Tick season: Tracking the pesky carriers of Lyme disease

Quebecers are invited to send photos of black-legged ticks and details of where they were spotted to a new website monitoring the presence of ticks, set up by a Bishop's University researcher.

New website wants your photos to identify and locate black-legged ticks

Blacklegged ticks, also known as deer ticks, carry the bacteria that causes Lyme disease. (AP Photo/Victoria Arocho, File)

A biology professor at Bishop's University is asking for the public's help to identify where ticks are crawling around in Quebec.

Dr. Jade Savage helped launch the website, in collaboration with the National Public Health Institute of Quebec (INSPQ), as well as the Public Health Agency of Canada. 

"In Canada, information on ticks is not readily available. It is collected but is often summarized in scientific reports," Savage told CBC's Quebec AM.

Savage said she hopes the new tool will make it easier for people to get the information they need.

The website allows citizens to submit photos and the exact location of ticks they come across.

A team of experts will analyze the ticks and will identify whether it is a Ixodes scapularis or black-legged tick.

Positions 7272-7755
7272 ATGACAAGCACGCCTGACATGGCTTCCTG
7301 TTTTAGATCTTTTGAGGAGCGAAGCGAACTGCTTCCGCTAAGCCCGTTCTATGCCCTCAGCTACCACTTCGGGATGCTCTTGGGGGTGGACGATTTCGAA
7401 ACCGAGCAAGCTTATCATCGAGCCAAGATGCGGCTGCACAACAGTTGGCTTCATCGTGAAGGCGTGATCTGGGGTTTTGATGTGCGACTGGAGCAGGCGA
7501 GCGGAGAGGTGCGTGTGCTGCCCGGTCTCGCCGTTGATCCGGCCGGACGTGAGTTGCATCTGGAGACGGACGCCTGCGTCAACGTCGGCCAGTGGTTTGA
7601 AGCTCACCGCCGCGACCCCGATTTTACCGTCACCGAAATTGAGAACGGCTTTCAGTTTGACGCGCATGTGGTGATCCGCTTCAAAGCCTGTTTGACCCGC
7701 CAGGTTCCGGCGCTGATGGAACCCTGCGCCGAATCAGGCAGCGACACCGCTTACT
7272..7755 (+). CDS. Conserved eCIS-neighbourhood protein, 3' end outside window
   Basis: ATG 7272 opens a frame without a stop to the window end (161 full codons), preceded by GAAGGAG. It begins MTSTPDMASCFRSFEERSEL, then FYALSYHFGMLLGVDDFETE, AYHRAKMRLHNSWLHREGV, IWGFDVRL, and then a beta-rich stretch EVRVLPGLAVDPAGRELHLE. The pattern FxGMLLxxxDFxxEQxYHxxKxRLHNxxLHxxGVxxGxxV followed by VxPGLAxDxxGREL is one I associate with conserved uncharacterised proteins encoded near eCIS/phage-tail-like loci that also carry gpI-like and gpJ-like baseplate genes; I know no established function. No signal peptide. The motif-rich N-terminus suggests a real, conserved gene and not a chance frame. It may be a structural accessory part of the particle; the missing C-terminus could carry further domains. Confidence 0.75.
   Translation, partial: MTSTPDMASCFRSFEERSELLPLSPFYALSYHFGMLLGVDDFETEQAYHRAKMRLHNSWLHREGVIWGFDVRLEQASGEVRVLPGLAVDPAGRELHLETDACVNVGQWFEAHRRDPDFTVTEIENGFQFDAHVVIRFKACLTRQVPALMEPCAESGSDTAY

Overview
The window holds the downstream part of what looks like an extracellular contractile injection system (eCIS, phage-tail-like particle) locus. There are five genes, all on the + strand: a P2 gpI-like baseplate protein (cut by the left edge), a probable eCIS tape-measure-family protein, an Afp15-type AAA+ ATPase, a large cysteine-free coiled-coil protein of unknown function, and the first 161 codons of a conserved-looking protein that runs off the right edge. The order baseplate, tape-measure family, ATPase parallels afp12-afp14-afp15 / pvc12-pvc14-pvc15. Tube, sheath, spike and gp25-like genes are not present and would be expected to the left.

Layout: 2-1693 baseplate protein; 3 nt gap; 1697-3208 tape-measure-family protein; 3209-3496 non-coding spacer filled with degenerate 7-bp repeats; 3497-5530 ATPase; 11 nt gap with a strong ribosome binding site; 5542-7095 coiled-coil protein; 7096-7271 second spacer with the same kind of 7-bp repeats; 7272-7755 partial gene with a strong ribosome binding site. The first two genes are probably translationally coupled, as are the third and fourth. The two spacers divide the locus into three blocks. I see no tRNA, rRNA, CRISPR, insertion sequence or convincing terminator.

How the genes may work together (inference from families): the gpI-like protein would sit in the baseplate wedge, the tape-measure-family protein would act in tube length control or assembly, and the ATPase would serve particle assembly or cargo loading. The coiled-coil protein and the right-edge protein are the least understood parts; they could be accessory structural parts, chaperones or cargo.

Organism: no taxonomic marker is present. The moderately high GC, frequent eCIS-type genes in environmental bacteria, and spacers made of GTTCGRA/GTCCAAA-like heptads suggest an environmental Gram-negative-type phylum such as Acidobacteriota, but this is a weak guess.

Potential threat for Lyme disease

The black-legged tick or ''deer tick,'' is the only species that carries Lyme disease in Eastern Canada.

The symptoms vary from localized infections, to fever and headaches. They can also lead to neurological and cardiac problems if untreated.

Public health officials in Quebec started releasing data on the presence of the black-legged tick in 2015.
That year, 160 cases of Lyme disease were reported in the province, a steady increase compared to only 32 cases in 2011.

Dr. Jade Savage helped launch the website The photos submitted to the website will be studied by a team at Bishop's University. (Submitted by Bishop's University)
A map on the INSPQ website shows which regions of the province have the highest risk of contracting Lyme disease.

The only municipality considered high risk is Farnham, in the Eastern Townships.

But Savage says this doesn't mean people visiting or living in these "hot spots" should be overly worried.

"If I walk in the streets, I will not pick up a tick in Farnham," she said. "I think it's important that people understand where they will pick up ticks, in what kind of habitat they live in."

Savage says the entries will be geo-referenced, allowing the public to see where the ticks were found.

What to do in case of bite

"If you find a tick on your skin you need to keep it and bring it to your doctor in case any symptoms come up," Savage said.

Symptoms can occur between three and 30 days after a bite.

Right now, the Haute-Yamaska and Brome-Missisquoi​ are the only regions in Quebec where people should ask for preventive antibiotic treatment if they are bitten by a tick.

Otherwise, public health recommends people seek medical help only if symptoms appear.

The website could be available in other Canadian provinces by 2018.